Having already researched and written about the West Coast premiere of The Discovery of King Tut, a highly-anticipated exhibit at the San Diego Natural History Museum (theNAT), I knew it was special.

After seeing it yesterday, I believe it’s one of the best things to do in San Diego right now with elementary school-aged kids and older. And, though my 7-year-old has recently become a mummy enthusiast, I was still blown away by how much she enjoyed exploring every single aspect of the new exhibit.

About The Discovery of King Tut

The Discovery of King Tut is a painstakingly-accurate recreation of what King Tut’s tomb was like at the time of its discovery by Howard Carter in 1922. It does not matter one bit that these artifacts are recreations. In fact, the over 1000 replicas were all scientifically-reproduced by Egyptian artisans to reflect the exact scale and detail of the original pieces.

Some of us may remember when King Tut’s treasures traveled around the United States in the 1970s. If you saw it, consider yourself lucky. Most of the artifacts are now prohibited from traveling outside of Egypt. And, there isn’t another way to see them as they were in King Tut’s tomb over 3000 years ago unless you see this exhibit.

King Tut Exhibit Details You Need to Know

Admission to this San Diego attraction requires both museum entry and a separate exhibit ticket. If you are a museum member or Balboa Park Explorer Pass holder, you may purchase the exhibit ticket at a reduced price.

You will need about two hours to see it all.

Our San Diego museums are small so if that sounds like an eternity, rest assured that it’s not.

The self-guided audio tour is a must.

You aren’t going to appreciate it otherwise. Good news: There is a children’s audio tour and it’s awesome. My daughter was able to operate the handheld device and eagerly listened to the tomb chamber detail as well as the 21 self-guided stops on the audio tour. I saw a number of other children her age eagerly doing the same and even repeating some stops. I would say that this part alone is about 90 worthwhile minutes.

Plan time to see Mummies 3D, too.

Though the movie isn’t really about King Tut, it adds quite a bit of color to the experience over just 25 minutes. The film addresses how scientists are hoping clues from the ancient pharaohs’ DNA might lead to curing modern diseases in addition to how the mummies of Ramesses and other royals were discovered in a most unroyal tomb. Plus, it’s in 3D!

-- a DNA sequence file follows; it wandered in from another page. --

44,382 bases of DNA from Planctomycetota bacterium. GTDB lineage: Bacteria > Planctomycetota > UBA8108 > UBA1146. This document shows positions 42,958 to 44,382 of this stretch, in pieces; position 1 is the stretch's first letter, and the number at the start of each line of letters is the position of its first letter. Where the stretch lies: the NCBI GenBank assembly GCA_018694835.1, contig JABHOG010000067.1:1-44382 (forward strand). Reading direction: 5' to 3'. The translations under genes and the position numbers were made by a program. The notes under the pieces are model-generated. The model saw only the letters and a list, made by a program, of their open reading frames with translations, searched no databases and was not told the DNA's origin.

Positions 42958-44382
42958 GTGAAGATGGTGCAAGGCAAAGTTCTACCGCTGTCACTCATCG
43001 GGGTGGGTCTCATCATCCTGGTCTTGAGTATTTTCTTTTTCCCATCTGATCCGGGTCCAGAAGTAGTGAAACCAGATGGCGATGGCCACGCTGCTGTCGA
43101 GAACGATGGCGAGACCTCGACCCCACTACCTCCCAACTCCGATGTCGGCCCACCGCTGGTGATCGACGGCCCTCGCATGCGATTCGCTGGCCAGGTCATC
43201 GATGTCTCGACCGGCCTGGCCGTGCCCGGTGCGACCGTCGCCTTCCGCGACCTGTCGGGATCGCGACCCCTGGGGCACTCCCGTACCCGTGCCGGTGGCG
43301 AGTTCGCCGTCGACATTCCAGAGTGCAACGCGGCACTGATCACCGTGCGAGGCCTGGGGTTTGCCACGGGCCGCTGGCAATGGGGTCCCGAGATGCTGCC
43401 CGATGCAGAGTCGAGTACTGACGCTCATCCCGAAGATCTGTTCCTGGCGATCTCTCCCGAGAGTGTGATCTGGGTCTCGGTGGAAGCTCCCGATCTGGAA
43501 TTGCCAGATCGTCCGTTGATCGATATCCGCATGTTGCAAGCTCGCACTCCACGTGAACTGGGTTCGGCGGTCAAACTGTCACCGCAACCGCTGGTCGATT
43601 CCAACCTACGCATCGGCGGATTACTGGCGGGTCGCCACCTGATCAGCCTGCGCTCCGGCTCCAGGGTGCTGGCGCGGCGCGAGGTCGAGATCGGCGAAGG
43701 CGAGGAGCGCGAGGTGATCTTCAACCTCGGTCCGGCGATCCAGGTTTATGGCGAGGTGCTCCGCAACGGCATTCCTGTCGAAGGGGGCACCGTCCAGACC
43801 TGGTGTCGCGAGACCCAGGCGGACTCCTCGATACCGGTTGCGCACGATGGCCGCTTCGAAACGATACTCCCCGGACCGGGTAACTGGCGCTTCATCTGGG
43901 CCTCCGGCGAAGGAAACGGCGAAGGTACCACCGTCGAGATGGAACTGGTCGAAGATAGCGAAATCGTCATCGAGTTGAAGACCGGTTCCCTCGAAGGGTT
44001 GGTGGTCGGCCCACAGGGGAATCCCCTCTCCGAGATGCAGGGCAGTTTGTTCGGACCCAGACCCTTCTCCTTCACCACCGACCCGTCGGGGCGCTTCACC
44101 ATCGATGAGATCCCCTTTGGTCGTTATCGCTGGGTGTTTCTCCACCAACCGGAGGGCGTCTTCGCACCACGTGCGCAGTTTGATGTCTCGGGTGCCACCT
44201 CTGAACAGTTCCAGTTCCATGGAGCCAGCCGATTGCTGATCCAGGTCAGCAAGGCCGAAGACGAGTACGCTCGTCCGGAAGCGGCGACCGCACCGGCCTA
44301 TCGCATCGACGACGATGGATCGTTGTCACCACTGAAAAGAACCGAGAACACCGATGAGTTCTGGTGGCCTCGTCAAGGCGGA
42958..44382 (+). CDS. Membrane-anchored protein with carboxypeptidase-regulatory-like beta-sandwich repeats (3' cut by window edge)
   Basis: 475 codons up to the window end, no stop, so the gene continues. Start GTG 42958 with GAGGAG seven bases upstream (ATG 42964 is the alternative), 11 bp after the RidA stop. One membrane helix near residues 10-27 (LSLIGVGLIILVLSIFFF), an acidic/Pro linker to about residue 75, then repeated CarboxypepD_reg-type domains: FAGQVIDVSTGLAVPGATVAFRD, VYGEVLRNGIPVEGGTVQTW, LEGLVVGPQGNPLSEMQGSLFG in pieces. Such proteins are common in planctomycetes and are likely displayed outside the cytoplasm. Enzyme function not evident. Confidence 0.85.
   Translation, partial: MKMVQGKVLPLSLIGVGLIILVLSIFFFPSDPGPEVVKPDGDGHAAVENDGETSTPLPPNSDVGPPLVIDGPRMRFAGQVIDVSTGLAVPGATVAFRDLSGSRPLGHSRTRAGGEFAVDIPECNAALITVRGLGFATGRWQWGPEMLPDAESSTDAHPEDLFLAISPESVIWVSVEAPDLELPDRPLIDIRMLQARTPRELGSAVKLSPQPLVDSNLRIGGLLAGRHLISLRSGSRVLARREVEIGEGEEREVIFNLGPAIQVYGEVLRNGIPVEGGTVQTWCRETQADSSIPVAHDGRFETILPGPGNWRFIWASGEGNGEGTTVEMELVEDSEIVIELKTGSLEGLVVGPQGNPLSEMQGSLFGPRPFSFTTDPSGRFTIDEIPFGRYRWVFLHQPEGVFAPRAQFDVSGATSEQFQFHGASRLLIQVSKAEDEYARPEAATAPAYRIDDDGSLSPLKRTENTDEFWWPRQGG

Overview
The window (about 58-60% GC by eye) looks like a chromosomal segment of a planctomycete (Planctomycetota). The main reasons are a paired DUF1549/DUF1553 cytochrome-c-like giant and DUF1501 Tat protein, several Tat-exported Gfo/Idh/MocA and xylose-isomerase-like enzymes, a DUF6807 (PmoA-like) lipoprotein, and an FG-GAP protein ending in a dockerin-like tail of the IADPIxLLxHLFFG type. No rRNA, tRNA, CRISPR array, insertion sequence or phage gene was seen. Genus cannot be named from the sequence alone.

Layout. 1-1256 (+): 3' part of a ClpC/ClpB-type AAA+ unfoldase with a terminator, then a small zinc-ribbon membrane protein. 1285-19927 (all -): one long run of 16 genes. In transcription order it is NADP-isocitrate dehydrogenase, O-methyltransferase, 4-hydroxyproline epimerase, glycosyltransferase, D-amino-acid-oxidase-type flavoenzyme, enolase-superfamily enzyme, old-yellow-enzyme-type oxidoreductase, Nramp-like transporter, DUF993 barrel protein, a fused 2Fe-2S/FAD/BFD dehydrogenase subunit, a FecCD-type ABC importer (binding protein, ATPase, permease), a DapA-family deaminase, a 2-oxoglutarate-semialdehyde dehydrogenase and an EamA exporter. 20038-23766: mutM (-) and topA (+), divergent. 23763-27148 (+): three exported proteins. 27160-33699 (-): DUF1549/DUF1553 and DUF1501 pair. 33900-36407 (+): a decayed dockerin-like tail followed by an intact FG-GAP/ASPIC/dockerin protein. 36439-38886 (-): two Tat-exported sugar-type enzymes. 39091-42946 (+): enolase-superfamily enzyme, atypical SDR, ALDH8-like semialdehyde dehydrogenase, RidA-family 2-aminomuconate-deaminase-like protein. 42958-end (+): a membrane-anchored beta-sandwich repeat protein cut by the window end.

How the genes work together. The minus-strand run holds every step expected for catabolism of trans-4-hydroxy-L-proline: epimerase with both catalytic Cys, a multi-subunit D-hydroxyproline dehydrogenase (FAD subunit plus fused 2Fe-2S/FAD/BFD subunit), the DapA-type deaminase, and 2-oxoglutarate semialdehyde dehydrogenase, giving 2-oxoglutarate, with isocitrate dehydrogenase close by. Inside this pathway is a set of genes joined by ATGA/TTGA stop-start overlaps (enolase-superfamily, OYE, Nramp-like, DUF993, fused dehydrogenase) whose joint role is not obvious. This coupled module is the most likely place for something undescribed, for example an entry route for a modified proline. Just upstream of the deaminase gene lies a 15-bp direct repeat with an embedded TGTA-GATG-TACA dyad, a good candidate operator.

The Flow of the Exhibit

Grab an audio guide and begin the tour on the lower level with an introduction to the Rosetta Stone and King Tut’s tomb (about 4 stops). Then, you’ll be led into a theater showing a short movie about Howard Carter’s life and the sequence of events leading to the discovery. (This helps moderate the flow of traffic.) Guests are then led into a room featuring the chambers will all of the treasures inside, exactly as they were discovered. This, in my opinion, is the best part of the exhibit.

King Tut Opened ShrineYour audio device will walk you through the various tomb chambers. The last room displays treasures found in the tomb at play-on-demand stations and a replica of King Tut’s unwrapped mummy.

Return the audio device and pick up a new one on level two. Here, you could also take a King Tut-themed souvenir photo for purchase. The treasures seen inside the tomb chambers on the lower level are displayed individually in this room (the other benefit of replicas). The audio tour explains what they are and perhaps why they were placed inside. It’s totally fascinating.

Golden figure replicas from King Tut's tombBe prepared to walk through a small King Tut souvenir shop on the way out of the exhibit.

Kids Were Engaged

I didn’t see any toddlers but the artifacts are placed in such a way and monitored by museum staff that they couldn’t harm anything. If you intend to take the audio tour (again, you need to), plan plenty to keep them busy.

Several elementary school-aged kids wore Cleopatra or King Tut costumes to the exhibit, which was beyond adorable.

I have to credit whoever created this children’s audio tour and wish more museums offered them. I’m sure we’ll see King Tut again before it leaves in April and I would even say that it’s worth a day trip to Balboa Park for those of you who live in Orange County.

See also: What Happens Behind-the-Scenes at theNAT and Why It Matters

The Discovery of King Tut
San Diego Natural History Museum
1788 El Prado, Balboa Park
San Diego, CA 92101
(619) 232-3821

Have your kids seen The Discovery of King Tut?

Katie Dillon headshot

Katie Dillon is the managing editor of La Jolla Mom. She helps readers plan San Diego vacations through her hotel expertise (that stems from living in a Four Seasons hotel) and local connections. Readers have access to exclusive discounts on theme park tickets (like Disneyland and San Diego Zoo) and perks at luxury hotels worldwide through her. She also shares insider tips for visiting major cities worldwide like Hong Kong, London, Paris, and Shanghai that her family has either lived in or visits regularly (or both).

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